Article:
It is difficult to see, in the light of these decisions, whose reasoning is both sound and forcible, how the exemption from taxation donated to the Baltimore and Eastern Shore R.R. Co. by the Act of 1886 amounted to more than a gratuity spontaneously made which was subject to recall at the pleasure of the State and which could not operate as an effective restraint upon the future exercise of the taxing power by the State. It is true the exemption was not by the terms of the Act to begin until the completion of the road but the company was not required to build the road and when it did so it improved by so much the value of its own property.
If therefore we concede for the sake of the argument that the present appellant acquired by virtue of its incorporation under secs. 187, c., of Art. 23 of the Code, the same kind of an exemption as that possessed by the Baltimore and Eastern Shore Railroad Company, we find it in possession of a mere gratuity which might at any time be recalled by the State and which placed no restriction upon the subsequent exercise of the taxing power by the State. Now in this state of the case we find that in 1896 the State by the general assessment law enacted in chap. 120 of the Acts of 1896 positively directed a new assessment for purposes of taxation to be made of all property in the State and taxes to be levied thereon. Sec. 2 of that Act declares that the property, real and personal of every railroad in the State shall be valued and assessed for county and municipal purposes and later on in the Act it directs the appropriate officials to proceed to tax such property: This, if not a formal repeal, which it is not disputed the Legislature could have made of the legislation under which the appellant claims its exemption, certainly would have amounted to a recall of the exemption, if any such there were, within the ruling of the last cited Federal cases, especially of the case of the West Wisconsin R.R. Co. v. Supervisors. See also County Commrs. v. Franklin R.R. Co., 34 Md. 159.
It is significant that in the last section of the Act of 1896, ch. 120, directing the general assessment is found this proviso. "Provided further, however, that nothing in this Act contained shall be held to discharge or release, impair or affect any irrepealable contract or obligation of any kind whatsoever existing at the date of the passage of this Act." This strongly indicates the intention of the Legislature that all existing contracts and obligations of any kind whatsoever, which were not irrepealable, were to yield to the provisions of the Act in so far as inconsistent with them.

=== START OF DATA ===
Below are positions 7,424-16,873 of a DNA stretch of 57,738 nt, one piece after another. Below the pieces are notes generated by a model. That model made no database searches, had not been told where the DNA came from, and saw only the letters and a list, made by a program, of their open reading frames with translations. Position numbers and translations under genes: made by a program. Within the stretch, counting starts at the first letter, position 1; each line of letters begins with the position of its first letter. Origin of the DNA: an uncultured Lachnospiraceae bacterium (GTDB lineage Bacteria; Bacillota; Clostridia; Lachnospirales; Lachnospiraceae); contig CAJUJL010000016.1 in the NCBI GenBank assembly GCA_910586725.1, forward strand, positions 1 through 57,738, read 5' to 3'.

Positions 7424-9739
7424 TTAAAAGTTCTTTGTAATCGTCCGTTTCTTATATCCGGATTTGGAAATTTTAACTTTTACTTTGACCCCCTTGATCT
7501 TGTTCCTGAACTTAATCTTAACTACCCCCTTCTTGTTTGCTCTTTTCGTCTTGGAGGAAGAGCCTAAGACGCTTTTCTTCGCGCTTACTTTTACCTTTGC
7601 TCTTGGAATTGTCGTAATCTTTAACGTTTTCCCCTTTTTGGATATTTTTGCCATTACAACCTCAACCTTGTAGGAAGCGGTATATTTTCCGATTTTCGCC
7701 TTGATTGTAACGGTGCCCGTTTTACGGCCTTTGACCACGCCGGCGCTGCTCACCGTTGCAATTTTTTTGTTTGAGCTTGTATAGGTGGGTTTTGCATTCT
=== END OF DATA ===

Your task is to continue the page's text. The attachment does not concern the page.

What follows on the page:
Our conclusions upon the whole case are, that the exemption from taxation granted by the Act of 1886, ch. 133, was intended to apply only to the Baltimore and Eastern Shore Railroad Company and was not transferable and did not pass under the mortgage or otherwise from that corporation to the appellant; that the appellant did not, by virtue of its incorporation under secs. 187, c., of Art. 23 of the Code, acquire from the State any right to an exemption from taxation; that even if it had acquired by its incorporation such a right to an exemption as that enjoyed by the Baltimore and Eastern Shore Railroad Company that right would have been recalled or extinguished by the Assessment Act of 1896, ch. 120; and that there exists therefore no obligation on the part of the State to exempt the appellant from that measure of local taxation to which it is liable under the provisions of Art. 81 of the Code. It results from these conclusions that the appellant is liable for the taxes to recover which this suit was instituted.
We entertain the highest regard for the learning and ability of the two Federal tribunals who have expressed their opinions, in Bancroft's case, upon the legal propositions which are vital to the decisions now under consideration by us, but Bancroft's case still remains undecided by the Supreme Court of the United States where it is now pending. We of course hold ourselves ready to be governed by the decision of that high tribunal when it shall have spoken upon the subject of the alleged violation of Art. 1, clause 10 of the Federal Constitution by the levy of the taxes sued for in this case.
In the meantime as that question remains open we feel constrained to be governed by our own view of the law and affirm the judgment appealed from in the case before us, which is a controversy between one of the counties of the State of Maryland and a corporation organized under its laws, which depends for its solution upon the proper construction of those laws.
Judgment affirmed with costs.
(Decided March 27th, 1906.)